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Outreach 2022

Kasper Lippert-Rasmussen highlights the challenge that media focus on political hypocrisy creates for certain agendas. He points out that politicians, including members of Enhedslisten, who advocate for redistribution and combating inequality, live in the same reality as their colleagues despite their different political ideals. Lippert-Rasmussen emphasizes that it can be costly for politicians to champion views that extend beyond their own circumstances, which can undermine their credibility and effectiveness. He also notes that democratic politics requires compromises, even though these may be perceived as compromising, and that principled dogmatists may find it difficult to navigate this reality. The article was brought in Politiken, 20 February 2022 (behind payment wall). The article is in Danish.

Lotte Thomsen dismisses the idea of the infant as a blank slate. She conducts experiments with children aged 6-18 months and explains how these young individuals come with built-in assumptions about the world. They have an advanced understanding of dominance and social hierarchies, prefer individuals who cooperate, and support punishment for those who do not. They also distinguish between 'them' and 'us.' The podcast "24 spørgsmål til professoren" is published by Weekendavisen, 5 September 2022: https://www.weekendavisen.dk/podcast/24sporgsmaal. The podcast is in Danish.

Søren Flinch Midtgaard reflects on Tinder's algorithm and its potential discriminatory effects. Midtgaard has researched the concept of 'lookism,' which refers to discrimination based on appearance. He explains that the algorithm can reproduce stereotypical perceptions of what an ideal partner looks like, which can lead to significant discrimination based on appearance. Attractive people generally fare better, and Tinder presents users with photos similar to those they have previously liked. Midtgaard points out that this can result in morally objectionable selection practices that we would not accept in real life. He argues that our preferences are often the result of years of discrimination and inequality, and therefore, we should critically examine them. Although Tinder does not track ethnicity, the outcomes can still be discriminatory, which Midtgaard believes we should attempt to counter by reflecting on our biases. The article was brought in Politiken, 13 September 2022 (behind payment wall). The article is in Danish.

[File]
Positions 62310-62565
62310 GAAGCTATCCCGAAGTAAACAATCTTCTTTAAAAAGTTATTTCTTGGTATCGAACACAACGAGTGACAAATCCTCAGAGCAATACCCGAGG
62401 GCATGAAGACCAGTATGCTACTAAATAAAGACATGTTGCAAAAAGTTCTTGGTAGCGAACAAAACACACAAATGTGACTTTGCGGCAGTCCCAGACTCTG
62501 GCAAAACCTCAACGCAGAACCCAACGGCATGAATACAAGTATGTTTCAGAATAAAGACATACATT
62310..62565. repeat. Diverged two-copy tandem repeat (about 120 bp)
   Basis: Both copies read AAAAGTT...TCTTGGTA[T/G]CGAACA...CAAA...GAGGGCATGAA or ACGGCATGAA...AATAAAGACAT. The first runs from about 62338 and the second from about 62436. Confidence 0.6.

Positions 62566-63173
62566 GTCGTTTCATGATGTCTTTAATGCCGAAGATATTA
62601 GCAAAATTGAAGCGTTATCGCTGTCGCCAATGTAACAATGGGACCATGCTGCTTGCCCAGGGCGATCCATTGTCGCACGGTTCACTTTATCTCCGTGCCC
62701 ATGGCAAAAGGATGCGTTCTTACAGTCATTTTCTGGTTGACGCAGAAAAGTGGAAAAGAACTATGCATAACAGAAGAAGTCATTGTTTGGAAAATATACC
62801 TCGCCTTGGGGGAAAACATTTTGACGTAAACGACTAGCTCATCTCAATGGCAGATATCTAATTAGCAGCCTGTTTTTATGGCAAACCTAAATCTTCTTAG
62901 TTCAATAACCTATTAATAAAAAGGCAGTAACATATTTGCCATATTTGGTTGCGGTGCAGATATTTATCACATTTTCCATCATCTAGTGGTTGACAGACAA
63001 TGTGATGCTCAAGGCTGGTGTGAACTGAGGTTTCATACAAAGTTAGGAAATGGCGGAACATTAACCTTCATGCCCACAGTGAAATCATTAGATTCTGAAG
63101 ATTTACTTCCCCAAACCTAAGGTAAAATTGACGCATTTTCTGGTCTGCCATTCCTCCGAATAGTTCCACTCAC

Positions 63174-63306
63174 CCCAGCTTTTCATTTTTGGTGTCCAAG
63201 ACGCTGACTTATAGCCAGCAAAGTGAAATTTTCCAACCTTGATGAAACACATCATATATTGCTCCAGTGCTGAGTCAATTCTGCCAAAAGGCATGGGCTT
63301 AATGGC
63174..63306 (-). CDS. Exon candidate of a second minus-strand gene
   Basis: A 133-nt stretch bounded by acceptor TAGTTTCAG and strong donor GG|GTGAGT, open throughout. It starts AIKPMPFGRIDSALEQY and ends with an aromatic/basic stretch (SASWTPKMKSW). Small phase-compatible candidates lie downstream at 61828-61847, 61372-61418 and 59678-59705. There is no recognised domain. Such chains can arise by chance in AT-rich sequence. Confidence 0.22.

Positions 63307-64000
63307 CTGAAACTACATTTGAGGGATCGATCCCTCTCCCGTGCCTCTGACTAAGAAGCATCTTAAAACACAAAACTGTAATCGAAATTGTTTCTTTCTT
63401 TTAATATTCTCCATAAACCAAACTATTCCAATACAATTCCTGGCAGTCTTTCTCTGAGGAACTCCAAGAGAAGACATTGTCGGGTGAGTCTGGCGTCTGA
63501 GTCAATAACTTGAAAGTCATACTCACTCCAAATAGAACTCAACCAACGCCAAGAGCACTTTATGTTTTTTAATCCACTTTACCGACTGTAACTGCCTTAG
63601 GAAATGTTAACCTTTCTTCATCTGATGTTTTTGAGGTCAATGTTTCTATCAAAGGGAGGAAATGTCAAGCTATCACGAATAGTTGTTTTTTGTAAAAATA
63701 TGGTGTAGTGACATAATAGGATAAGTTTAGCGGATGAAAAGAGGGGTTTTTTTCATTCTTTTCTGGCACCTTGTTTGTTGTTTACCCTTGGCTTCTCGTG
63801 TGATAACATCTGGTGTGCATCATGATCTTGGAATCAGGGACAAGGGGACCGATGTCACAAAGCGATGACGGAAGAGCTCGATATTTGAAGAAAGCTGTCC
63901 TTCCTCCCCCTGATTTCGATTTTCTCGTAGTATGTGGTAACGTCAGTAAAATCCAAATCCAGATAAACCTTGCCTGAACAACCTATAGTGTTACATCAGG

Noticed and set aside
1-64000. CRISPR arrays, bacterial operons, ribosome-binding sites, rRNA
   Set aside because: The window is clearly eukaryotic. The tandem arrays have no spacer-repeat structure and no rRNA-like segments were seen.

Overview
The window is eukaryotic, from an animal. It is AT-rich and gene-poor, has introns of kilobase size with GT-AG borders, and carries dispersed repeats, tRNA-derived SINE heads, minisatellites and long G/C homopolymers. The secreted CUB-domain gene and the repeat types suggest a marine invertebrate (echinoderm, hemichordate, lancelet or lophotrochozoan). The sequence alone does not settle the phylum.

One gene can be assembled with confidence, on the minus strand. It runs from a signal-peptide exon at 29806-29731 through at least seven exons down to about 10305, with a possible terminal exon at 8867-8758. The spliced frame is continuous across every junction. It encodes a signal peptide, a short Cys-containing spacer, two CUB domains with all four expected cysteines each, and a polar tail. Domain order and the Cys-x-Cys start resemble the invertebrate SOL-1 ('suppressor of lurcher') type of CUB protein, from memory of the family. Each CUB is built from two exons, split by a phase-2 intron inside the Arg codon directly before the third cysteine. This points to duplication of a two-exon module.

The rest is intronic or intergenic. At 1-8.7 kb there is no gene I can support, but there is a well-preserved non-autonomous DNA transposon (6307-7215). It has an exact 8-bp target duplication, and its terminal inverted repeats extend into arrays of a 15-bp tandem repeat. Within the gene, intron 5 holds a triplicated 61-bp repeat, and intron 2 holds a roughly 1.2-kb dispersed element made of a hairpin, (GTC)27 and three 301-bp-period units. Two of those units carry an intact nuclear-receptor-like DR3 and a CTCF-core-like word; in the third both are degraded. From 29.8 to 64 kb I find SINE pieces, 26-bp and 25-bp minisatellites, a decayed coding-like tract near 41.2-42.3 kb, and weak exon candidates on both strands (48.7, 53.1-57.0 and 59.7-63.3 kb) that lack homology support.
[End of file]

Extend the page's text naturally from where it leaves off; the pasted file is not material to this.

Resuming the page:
Lasse Laustsen, who researches political psychology and voter behavior at Aarhus University, explains that the human political brain evolved on the savannah and functions on a smaller scale. When politics becomes too complex, we focus on individual issues and politicians rather than abstract problems and parties. Laustsen notes that physically strong men often advocate for less redistribution of resources, as they could find resources themselves in the Stone Age, while smaller men and women needed a more equal distribution. Furthermore, research shows that we often vote for individuals who physically resemble ourselves, which may stem from the advantages of having family members as leaders in early human groups.

Laustsen points out that our Stone Age brain can explain the bandwagon effect, where we are influenced by opinion polls and media moods, and that this effect can create snowball effects in election campaigns, where voters are influenced by media coverage, which in turn affects the polls. The article was brought in Kristeligt Dagblad, 27 November 2022: https://www.kristeligt-dagblad.dk/liv-og-sjael/derfor-foelger-vi-med-stroemmen-naar-valgkampen-bliver-kompliceret. The article is in Danish.

Michael Bang Petersen, a professor of political science, contributes to a global study revealing extensive discrimination against unvaccinated individuals. According to Petersen, the study shows that vaccinated people often view the unvaccinated as incompetent and untrustworthy, and this attitude can extend to societal and political rights. He explains that the negative reaction from the vaccinated towards the unvaccinated is a natural psychological response, where people perceive the unvaccinated as "free-riders" benefiting from others' responsible actions concerning public health.

Petersen warns that the strong prejudice against the unvaccinated could threaten their fundamental rights, particularly in some countries. He emphasizes that this prejudiced attitude can create additional mistrust, which may hinder effective pandemic management and leave society more polarized and divided. Petersen and his colleagues recommend that authorities avoid moral condemnation as a method to persuade people to get vaccinated, as this could exacerbate prejudices and undermine vaccination efforts. The article was brought in Daily Mail, 8 December 2022: https://www.dailymail.co.uk/news/article-11510627/Covid-vaccine-snobbery-revealed-huge-global-study.html.